My eight year old son’s “wish list” for the holidays includes an iPod touch, a Nintendo DSI, and a computer. His older brother’s list is pretty similar except that it also includes a cell phone. I like to think of myself as a “modern mom”, but come on…this is crazy (and I’m not just talking about the cost)!
It’s time that we, as parents, take a stand! According to the American Academy of Pediatrics’ Media Education policy statement, our kids spend more time with different types of media than any other activity in their lives besides sleeping. In addition, we are dealing with an alarming rate of childhood obesity. We need to stop buying items for our kids and our households which promote a sedentary lifestyle. Instead we need to support ways to get our kids off the couch, out the door, and into physical activity.
So, as we deliberate over what to get our children this holiday season, here are 5 gift suggestions which will hopefully motivate our kids to become more active, spend time playing and running around, and develop healthy habits.
1. Sports Equipment and Accessories: Purchasing age and developmentally appropriate sports equipment is a great way to get kids interested in becoming physically active. This could be something as simple as a playground ball, a jump rope, or sidewalk chalk for hopscotch; or could include bigger items such as a bicycle, basketball net, or playground equipment. Keep in mind that the gift is supposed to inspire your child to become physically active, so keep your child’s individual likes and preferences in mind. Some examples may include: a baseball glove, ice skates, dance shoes, a leotard, any type of ball, a tennis racket, a pair of sneakers, or a Frisbee.
2. Sports Safety Equipment: Be sure to get all the proper safety gear necessary to accompany whatever sports equipment you end up purchasing (or already own). Some examples include: helmets (should fit properly and be approved for the intended activity-check out the CPSC helmet guide), shin guards, mouth guards, pads, cleats, athletic cups, and water bottles. We don’t want our kids to end up in the emergency room on Christmas morning, or during any of the winter holidays, because we didn’t provide them with protective gear. Remember that proper safety equipment is a necessity at all times. Children (and adults) should be required to wear all recommended safety items, for each activity they are participating in, to help prevent injuries.
3. Tickets to a Sporting Event: While going to watch a game or performance is not physically active for the observer, it can be very motivating for children of all ages. Every time my kids come home from an event they immediately partake in whatever sport or activity they just observed. It can be very inspiring. Please keep in mind that tickets to an NFL, NHL, NBA, or MLB game can be very expensive, so consider checking out minor league games, college teams, or even local high school events, all of which can be much more affordable and sometimes even free. My boys love going to the local ballpark in our neighborhood and watching the summer college league. The point of going to any sporting event should be to get the kids excited to play, teach them about the game, and learn to enjoy and appreciate being physically active.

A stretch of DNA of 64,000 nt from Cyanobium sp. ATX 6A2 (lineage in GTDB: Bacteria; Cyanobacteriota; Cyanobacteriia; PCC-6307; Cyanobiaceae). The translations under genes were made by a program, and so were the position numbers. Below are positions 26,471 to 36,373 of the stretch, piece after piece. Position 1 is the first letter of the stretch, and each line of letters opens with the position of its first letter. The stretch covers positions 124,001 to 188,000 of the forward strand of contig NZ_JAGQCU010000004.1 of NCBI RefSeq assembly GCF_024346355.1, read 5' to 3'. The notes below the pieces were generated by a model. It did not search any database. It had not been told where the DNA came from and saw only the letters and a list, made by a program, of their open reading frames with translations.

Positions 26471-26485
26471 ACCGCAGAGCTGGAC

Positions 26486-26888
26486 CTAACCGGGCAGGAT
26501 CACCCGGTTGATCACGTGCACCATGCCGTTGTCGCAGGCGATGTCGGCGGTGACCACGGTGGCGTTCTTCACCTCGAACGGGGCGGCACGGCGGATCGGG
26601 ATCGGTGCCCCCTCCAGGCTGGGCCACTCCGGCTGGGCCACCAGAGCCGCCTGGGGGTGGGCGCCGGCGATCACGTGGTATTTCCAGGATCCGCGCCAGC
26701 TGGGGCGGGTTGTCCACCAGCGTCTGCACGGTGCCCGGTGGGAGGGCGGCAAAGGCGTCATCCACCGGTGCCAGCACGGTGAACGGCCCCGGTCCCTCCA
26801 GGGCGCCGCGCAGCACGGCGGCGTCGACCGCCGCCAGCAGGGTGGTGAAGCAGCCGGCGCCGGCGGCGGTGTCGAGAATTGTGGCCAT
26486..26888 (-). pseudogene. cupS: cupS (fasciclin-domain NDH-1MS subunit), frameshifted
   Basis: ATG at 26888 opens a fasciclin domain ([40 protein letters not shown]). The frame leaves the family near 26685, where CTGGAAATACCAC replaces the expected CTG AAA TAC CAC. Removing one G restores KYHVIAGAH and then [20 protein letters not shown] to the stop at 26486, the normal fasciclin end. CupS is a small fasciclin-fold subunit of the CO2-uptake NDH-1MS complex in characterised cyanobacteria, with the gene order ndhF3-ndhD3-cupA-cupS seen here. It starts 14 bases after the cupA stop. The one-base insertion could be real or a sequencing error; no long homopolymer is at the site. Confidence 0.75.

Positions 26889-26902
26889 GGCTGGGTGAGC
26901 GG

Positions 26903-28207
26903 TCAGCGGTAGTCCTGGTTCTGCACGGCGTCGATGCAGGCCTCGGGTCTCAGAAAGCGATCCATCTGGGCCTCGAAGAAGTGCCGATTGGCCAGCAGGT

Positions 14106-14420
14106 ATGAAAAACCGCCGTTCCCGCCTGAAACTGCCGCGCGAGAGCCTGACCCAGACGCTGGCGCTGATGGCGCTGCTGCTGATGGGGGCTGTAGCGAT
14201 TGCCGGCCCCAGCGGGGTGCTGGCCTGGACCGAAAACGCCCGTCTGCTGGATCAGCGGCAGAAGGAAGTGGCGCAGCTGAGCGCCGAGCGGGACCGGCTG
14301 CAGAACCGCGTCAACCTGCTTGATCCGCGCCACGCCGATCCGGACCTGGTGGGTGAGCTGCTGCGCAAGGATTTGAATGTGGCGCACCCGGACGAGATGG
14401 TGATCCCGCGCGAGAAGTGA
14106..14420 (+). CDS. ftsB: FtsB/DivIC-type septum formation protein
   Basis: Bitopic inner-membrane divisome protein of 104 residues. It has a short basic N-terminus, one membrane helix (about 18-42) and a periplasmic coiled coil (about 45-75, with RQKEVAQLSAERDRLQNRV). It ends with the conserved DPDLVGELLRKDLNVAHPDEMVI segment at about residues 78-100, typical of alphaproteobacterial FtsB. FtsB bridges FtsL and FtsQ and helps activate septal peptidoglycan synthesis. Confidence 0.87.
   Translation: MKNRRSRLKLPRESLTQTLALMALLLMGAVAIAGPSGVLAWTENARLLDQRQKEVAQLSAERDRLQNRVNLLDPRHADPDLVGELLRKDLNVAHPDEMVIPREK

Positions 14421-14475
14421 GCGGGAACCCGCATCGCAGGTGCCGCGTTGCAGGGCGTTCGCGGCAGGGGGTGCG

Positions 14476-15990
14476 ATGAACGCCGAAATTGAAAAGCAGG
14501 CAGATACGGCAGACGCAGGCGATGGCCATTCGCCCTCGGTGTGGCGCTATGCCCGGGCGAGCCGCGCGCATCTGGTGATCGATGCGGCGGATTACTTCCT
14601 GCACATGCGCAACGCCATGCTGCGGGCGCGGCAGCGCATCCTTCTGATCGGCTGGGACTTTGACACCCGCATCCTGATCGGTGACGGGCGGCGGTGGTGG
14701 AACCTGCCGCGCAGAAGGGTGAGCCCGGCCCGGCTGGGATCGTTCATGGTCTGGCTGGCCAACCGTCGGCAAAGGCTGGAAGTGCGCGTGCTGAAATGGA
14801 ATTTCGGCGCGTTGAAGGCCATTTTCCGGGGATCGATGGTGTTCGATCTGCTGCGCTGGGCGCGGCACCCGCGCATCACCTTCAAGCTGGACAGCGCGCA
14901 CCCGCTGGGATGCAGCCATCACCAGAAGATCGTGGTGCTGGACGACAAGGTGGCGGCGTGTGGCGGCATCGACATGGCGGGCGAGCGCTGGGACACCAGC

4. Books and Magazines: Kids can easily be inspired to become physically active by reading a book or an article about a particular person or topic that interests him/her. From autobiographies, to novels, to factual stories, a good story has the power to motivate a child to move. My older son loves to mountain bike and he is always inspired by books on this topic. My younger son loves football, and every month looks forward to his sports magazine, and oftentimes immediately after reading the stories he goes outside and runs around with a football.
5. Gym Membership/ Training session/or Lessons: Teens may find it very exciting and motivating to “work out” with a trainer and/or go to a gym. Please be sure that if you do decide to use a trainer, he/she is certified to work with adolescents and is experienced in this age group. Remember, close, constant supervision by a professional (trained to work with teens) is a must in a gym environment.
For children of any age, lessons, classes, or clinics in a particular sport or physical activity may be very inspiring and enriching. Some examples include dance lessons, a basketball clinic, ice skating lessons, and swimming classes. To optimize long term happiness and participation, it’s always best to talk with your children to find what interests them most.
This is a great time to start shifting our kids focus away from the television, computer, cell phone, and all related screen activities. We have the ability to do this. We need to stop buying these items, educate ourselves and our kids on why it’s so important to be physically active, and get started! Lastly, serve as a role model for your children. Participate in sports and activities together, and put away your own screens.